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The Horologicon is a compilation of the lost words of the English languageLast Christmas, a dear friend gave me Mark Forsyth’s Horologicon: A Day’s Jaunt Through the Lost Words of the English Language. It’s delightful, filled with “the most extraordinary words in the English language, arranged according to what hour of the day you might need them.”

How handy!

I came across a word that reminded me of a stage our son went through when he was about two or three years old:

Many children go through a phase of being frightened of monsters under their beds

When bedtime arrived, he became concerned that somehow, monsters would slither from their lairs and ooze squishily under his bed. No amount of explaining or reassuring soothed him.

According to an article I found in Parents magazine, this is fairly normal behavior for toddlers, who “don’t always understand everything in their environment.” Parents are encouraged to be creative, which we were: I bought a can of rose-scented bathroom spray, printed out a photo of a monster I found online, and typed the words “MONSTER SPRAY” at the bottom. The whole thing got taped cleverly to the can, and we doused the underside of Steven’s bed with this gaggy concoction. Take that, monsters!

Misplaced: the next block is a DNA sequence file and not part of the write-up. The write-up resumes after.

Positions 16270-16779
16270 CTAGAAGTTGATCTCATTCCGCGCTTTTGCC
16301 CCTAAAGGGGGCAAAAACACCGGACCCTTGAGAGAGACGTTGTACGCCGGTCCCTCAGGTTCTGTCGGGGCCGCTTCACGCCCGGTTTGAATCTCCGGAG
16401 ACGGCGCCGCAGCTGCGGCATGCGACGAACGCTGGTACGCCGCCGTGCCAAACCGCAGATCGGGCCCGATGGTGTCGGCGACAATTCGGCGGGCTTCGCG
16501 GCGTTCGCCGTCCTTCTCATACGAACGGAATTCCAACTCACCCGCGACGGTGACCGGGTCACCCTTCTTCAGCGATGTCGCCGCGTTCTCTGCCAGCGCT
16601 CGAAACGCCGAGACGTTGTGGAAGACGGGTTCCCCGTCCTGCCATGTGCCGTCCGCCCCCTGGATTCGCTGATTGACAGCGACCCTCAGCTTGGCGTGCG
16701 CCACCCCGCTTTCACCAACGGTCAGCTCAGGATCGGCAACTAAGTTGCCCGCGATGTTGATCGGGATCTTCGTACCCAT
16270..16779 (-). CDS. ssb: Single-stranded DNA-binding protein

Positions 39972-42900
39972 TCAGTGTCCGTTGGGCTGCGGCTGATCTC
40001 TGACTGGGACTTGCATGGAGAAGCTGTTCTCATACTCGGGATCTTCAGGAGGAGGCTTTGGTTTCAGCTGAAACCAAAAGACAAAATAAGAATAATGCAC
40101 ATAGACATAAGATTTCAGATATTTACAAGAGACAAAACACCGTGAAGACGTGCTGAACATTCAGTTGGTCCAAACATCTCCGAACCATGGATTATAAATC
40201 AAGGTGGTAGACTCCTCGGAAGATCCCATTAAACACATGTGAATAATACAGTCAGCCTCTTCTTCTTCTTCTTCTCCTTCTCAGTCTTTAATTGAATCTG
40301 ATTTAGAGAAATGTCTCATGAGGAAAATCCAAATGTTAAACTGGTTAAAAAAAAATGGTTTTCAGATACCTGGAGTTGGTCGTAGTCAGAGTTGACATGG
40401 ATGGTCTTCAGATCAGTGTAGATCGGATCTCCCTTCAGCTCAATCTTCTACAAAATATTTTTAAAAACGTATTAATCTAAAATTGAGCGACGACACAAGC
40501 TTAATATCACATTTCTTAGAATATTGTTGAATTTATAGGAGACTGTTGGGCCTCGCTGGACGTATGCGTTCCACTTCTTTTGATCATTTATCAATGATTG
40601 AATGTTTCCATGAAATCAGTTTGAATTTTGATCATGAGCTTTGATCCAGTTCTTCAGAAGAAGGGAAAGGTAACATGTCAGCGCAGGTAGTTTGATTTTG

If only I had known, had owned Horologicon back then! Instead of the scary-sounding monster, I could have called this imaginary creature by its rightful name:


According to Horologicon, a snudge is “one that lurks under a bed, to watch an opportunity to rob the house.” (1699)

Our creativity seemed to work, because soon after, our son’s fears subsided and our Monster Spray found its proper home in the bathroom. The snudges were banished, and our son’s room stopped smelling like a flower shop!

Calvin and Hobbes often deal with monsters under the bed

by Bill Watterson